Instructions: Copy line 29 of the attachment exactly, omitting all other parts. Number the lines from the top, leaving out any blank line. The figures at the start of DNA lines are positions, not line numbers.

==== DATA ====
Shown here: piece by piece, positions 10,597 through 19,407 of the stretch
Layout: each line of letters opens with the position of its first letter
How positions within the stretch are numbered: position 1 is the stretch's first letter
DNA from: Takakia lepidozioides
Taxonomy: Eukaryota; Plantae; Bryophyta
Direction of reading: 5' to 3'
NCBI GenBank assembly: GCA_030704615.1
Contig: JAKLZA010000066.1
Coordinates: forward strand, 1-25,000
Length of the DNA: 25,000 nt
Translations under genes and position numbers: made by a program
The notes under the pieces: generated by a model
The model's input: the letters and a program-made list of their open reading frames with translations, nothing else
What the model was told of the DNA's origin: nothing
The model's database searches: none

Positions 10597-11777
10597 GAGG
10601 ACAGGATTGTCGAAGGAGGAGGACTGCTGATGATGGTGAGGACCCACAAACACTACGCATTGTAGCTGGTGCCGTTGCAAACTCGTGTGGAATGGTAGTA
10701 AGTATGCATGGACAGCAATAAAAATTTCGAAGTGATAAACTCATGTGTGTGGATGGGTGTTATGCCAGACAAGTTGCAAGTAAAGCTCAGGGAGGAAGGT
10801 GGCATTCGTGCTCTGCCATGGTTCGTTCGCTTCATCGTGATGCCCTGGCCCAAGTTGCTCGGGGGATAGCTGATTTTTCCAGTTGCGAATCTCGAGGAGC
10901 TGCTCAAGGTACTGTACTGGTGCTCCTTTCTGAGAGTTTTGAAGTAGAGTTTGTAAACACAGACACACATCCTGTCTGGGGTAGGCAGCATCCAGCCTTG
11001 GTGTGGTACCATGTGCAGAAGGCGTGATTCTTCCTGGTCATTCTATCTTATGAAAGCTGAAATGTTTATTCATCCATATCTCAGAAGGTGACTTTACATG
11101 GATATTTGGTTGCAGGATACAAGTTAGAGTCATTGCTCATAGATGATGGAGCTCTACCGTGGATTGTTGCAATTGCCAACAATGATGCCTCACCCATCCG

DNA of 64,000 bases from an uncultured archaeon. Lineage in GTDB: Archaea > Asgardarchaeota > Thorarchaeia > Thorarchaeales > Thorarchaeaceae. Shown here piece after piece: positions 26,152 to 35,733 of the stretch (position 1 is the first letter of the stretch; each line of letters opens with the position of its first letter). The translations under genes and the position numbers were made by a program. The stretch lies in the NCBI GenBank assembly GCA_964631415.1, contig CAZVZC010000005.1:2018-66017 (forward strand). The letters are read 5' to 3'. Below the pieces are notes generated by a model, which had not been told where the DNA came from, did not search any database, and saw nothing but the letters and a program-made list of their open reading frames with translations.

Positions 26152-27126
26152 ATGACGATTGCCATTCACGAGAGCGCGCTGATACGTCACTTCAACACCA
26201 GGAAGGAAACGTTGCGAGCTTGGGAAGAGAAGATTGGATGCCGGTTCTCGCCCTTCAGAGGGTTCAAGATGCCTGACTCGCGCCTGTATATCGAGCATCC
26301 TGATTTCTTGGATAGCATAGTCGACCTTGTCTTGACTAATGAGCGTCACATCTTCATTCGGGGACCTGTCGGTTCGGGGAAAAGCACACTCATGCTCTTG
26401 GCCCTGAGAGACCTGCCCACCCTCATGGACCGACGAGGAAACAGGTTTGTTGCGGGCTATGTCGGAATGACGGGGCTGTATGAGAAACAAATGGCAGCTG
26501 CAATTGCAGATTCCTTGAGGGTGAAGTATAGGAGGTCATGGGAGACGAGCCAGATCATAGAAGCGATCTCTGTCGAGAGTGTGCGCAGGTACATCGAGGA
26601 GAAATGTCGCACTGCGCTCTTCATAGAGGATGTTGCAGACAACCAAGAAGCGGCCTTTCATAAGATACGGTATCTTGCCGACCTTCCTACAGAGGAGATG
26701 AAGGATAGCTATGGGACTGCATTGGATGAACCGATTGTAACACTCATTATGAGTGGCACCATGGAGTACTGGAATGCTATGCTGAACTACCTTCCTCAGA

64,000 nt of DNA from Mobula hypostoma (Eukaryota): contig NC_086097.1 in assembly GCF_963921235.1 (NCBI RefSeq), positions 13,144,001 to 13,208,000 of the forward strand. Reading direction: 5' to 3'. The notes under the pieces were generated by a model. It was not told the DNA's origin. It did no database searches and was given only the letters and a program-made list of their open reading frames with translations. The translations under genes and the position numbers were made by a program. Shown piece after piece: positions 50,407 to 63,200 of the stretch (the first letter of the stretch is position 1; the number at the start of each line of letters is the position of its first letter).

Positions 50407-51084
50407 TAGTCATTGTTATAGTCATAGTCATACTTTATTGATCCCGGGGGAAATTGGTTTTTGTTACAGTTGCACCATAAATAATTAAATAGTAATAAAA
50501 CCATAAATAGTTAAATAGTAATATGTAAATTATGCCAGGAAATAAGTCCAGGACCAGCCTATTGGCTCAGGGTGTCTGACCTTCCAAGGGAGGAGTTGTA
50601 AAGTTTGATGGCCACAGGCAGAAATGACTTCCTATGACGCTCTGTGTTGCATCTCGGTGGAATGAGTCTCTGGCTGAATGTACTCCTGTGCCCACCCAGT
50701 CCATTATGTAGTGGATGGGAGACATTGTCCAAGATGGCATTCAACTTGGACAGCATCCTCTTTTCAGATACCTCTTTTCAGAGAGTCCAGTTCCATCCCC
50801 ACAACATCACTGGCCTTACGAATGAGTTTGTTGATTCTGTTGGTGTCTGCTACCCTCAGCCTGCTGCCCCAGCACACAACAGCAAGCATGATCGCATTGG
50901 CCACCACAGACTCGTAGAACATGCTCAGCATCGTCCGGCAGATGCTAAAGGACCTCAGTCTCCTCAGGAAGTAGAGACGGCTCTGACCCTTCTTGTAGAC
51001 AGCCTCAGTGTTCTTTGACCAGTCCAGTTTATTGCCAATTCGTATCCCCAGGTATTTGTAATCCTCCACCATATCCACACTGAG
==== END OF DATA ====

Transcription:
26401 GCCCTGAGAGACCTGCCCACCCTCATGGACCGACGAGGAAACAGGTTTGTTGCGGGCTATGTCGGAATGACGGGGCTGTATGAGAAACAAATGGCAGCTG